This paper suggests that mental illness should be taken into consideration when deciding upon the best care for patients with calcaneus fractures. It supports the idea that a further medical history examination may be helpful in treating the patient not just for their immediate musculoskeletal needs, but also for their long-term mental considerations to yield the best possible outcome. Nearly a quarter of our patients had a diagnosis of psychiatric illness or were taking a psychotropic medication, but it is unclear if these considerations were taken into account when the patient was evaluated and treated.

There are several limitations to this paper. This is one of the first reviews attempting to establish a relationship between psychiatric illness and orthopaedic injuries. This could potentially lead to significant benefits in the outcomes of orthopaedic patients. As this was a retrospective review, there is a chance that patient diagnoses of psychiatric illness were not always included in the record if they were felt to be noncontributory to the encounter. If a review of the patient’s medications was not performed completely, these patients’ illness would be missed as well. Frequently, psychiatric history, in particular, is often not specifically discussed during the initial encounter. These inconsistently complete records were a limitation to this study, and also reflect an institutional limitation in patient history capture during evaluation.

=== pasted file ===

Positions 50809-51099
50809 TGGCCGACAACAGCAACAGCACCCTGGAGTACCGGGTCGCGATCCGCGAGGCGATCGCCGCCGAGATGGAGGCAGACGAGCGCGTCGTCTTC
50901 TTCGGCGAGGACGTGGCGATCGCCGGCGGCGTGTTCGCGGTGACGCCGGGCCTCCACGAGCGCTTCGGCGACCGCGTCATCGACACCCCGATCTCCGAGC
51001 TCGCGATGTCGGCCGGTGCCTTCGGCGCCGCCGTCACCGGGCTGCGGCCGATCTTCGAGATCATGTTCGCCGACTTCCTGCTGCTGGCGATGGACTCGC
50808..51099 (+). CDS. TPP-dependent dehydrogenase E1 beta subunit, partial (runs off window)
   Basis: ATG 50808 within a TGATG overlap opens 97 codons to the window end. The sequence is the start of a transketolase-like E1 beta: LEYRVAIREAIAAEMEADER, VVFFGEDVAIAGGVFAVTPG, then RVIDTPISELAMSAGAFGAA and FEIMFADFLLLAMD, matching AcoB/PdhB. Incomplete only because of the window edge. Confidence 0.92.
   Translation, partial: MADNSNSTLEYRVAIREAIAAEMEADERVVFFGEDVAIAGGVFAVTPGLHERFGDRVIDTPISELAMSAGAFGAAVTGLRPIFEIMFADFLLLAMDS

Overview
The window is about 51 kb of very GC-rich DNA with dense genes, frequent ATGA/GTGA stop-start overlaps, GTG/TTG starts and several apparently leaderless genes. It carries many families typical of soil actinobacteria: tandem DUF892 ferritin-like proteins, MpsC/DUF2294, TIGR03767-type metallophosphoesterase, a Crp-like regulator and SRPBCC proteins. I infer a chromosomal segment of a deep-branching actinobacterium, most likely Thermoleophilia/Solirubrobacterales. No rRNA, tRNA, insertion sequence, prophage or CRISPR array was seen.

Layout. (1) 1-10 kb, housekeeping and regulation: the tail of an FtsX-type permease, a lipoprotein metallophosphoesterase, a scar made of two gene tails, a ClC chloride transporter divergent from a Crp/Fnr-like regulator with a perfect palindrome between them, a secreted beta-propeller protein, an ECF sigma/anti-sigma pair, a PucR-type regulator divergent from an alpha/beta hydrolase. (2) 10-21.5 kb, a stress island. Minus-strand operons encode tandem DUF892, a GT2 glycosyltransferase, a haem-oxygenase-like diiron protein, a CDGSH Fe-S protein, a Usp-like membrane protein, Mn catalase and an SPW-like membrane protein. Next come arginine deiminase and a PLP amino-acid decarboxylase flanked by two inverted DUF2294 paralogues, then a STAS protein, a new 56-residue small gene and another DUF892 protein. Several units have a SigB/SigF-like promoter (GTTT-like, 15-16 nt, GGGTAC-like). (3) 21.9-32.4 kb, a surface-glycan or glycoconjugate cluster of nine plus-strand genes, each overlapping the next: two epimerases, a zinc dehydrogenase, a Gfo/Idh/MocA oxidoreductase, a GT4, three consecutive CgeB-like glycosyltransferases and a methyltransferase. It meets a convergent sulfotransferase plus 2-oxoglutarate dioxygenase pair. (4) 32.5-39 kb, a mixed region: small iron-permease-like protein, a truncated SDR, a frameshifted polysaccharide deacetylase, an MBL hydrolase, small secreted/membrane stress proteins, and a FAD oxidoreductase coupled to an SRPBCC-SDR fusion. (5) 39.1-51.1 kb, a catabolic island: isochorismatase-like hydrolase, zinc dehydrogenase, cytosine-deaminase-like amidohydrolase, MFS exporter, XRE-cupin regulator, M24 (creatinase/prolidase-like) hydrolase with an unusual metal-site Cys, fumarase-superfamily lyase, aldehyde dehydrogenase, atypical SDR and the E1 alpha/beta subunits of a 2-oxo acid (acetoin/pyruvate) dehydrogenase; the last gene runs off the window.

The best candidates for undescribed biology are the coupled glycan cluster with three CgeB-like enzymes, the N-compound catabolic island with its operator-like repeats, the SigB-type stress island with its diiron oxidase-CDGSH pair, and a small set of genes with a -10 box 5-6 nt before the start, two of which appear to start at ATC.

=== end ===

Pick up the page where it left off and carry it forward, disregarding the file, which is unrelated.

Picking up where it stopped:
Another limitation may be selection bias, due to the frequent lack of follow-up with our patients. Our institution is located in a prime travel location. Many of the patients that we receive through our emergency department are vacationers who are injured while visiting, stabilized at our institution, and who follow-up when they travel back to their home. This potentially affected our sample size. The small sample size of the patients reviewed as well as the focused nature of the diagnosis may also make it more difficult to discover any associations. There were 85 patients that were included in the data analysis. Expanding the review to other types of fractures may yield data more generalizable to the population of patients we see. Due to the fact that this is a relatively small sample size, there may be sampling bias with regards to the number of males and females in the study. However, there does not appear to be any other studies like this to which we can compare.